Politicians are treating me -- and just about everybody else -- much the same way those car salesmen did. I apparently don't know what I really want. I am, instead, called "the American people," and in virtually every speech given by virtually every politician these days, I'm informed that "the American people want," and "the American people think" whether this American person wants that or thinks so or not. Perhaps much as the typical salesman thinks, politicians are convinced that, if they tell us what we want long enough, we'll actually start wanting it.
I can't tell you how many weekends I spent looking for a car this time around (well, I could get close, but I don't remember exactly when I started because it was some time ago). It took awhile to get the "needs" list met. Like I said, my current car was working fine. I was in no rush! And then I found the perfect vehicle. It met all of the "needs," and even a number of the "wants." And when I told the salesman my bottom line, he nodded and told me he didn't think we were really very far apart at all. So we went into his office and sat down to chat. He scribbled some numbers on a piece of paper, scratched his cheek once or twice, and then slid the paper over to me with his bottom line figure written on it.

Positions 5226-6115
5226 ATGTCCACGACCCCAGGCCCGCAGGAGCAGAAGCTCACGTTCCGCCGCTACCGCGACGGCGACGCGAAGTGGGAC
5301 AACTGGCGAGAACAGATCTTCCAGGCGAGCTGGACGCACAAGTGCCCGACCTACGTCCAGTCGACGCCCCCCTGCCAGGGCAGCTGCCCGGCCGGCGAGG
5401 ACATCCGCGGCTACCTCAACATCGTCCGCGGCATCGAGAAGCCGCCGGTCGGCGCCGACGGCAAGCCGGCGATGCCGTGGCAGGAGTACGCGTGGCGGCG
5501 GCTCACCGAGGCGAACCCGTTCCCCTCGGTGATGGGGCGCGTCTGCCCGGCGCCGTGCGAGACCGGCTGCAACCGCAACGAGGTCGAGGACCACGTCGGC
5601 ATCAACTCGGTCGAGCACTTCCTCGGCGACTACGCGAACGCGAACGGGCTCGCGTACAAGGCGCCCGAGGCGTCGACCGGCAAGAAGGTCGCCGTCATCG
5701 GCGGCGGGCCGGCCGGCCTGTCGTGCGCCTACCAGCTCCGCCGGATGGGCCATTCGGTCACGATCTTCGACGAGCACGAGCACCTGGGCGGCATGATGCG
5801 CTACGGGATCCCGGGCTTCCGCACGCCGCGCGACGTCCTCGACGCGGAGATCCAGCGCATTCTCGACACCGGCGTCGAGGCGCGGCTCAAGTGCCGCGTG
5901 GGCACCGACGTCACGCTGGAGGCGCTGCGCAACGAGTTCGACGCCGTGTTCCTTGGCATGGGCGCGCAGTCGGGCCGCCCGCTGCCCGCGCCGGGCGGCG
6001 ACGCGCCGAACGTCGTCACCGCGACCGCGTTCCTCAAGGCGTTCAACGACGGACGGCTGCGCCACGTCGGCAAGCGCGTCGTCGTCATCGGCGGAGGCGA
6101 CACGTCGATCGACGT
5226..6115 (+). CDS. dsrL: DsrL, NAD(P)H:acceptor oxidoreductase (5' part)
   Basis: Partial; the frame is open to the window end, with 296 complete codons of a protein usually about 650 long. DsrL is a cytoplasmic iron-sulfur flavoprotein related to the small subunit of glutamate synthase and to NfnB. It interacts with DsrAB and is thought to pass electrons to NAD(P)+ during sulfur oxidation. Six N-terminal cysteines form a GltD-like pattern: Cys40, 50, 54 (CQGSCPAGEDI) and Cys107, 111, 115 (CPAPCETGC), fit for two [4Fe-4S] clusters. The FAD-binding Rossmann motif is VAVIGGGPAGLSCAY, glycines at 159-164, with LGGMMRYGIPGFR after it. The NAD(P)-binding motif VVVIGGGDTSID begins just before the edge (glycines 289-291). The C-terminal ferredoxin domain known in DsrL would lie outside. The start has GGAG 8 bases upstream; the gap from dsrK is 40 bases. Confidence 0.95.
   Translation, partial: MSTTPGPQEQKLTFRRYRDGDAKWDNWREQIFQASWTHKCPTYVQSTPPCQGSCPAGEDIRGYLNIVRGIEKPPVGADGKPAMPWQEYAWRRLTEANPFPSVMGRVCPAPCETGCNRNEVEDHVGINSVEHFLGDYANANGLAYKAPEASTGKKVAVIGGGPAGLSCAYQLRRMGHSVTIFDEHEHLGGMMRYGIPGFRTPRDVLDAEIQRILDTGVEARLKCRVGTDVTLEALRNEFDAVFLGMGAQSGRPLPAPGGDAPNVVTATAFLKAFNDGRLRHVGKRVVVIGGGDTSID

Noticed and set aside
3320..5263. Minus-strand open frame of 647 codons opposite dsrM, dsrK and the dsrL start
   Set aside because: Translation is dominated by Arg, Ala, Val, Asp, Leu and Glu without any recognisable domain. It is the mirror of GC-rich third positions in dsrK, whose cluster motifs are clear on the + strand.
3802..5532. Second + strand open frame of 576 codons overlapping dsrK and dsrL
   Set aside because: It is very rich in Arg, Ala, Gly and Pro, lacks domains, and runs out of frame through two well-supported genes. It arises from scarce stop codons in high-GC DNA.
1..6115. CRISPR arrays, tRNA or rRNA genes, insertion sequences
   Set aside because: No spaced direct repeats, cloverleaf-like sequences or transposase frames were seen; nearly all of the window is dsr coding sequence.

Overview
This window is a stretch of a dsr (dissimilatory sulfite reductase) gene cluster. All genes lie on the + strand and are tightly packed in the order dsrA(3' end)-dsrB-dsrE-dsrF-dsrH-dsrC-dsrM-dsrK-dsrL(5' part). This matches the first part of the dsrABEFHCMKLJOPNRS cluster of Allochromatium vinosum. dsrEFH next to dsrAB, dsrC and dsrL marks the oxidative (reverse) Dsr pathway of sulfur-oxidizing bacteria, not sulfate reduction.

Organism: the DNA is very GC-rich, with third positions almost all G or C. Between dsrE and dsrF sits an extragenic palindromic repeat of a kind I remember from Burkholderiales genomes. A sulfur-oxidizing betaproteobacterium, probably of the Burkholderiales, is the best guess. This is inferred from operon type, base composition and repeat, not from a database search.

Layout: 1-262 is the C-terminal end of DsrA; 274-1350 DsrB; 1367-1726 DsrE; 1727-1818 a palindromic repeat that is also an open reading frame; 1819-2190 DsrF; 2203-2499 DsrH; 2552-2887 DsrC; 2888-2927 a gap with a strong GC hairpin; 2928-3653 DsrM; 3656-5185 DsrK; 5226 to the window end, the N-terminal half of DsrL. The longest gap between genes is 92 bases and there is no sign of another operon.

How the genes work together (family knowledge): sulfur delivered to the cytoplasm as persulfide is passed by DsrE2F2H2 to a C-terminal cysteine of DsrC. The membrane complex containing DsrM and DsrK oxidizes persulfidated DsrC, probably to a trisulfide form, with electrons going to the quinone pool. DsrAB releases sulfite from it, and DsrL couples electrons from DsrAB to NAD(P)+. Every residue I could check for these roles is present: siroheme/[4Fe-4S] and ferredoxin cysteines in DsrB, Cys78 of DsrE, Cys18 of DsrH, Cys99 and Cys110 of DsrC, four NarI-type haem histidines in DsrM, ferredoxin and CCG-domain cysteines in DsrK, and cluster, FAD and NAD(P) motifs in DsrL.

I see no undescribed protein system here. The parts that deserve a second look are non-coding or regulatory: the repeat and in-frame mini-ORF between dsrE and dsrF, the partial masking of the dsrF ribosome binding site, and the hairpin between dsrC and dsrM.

I learned something new that afternoon. I learned that a nearly three thousand dollar difference is, apparently, "not very far apart." (I also learned that if you stand up and walk away when you're given such a number, the salesman is more than anxious to wheel and deal a little more.) In the end, I walked out for good because the bottom lines stayed too far apart for me to consider.
Politicians, by the same token, are happy to talk with you during election season. They're there to serve you, they say, and they're always happy to listen to your concerns because your concerns are their concerns. But get your own piece of paper sometime with that politician's bottom line noted on it. Review your politician's voting records. And when you see for a fact that you're very far apart indeed, do what I did: walk out. Well, figuratively, anyway. And show them that you've left the building by telling them so.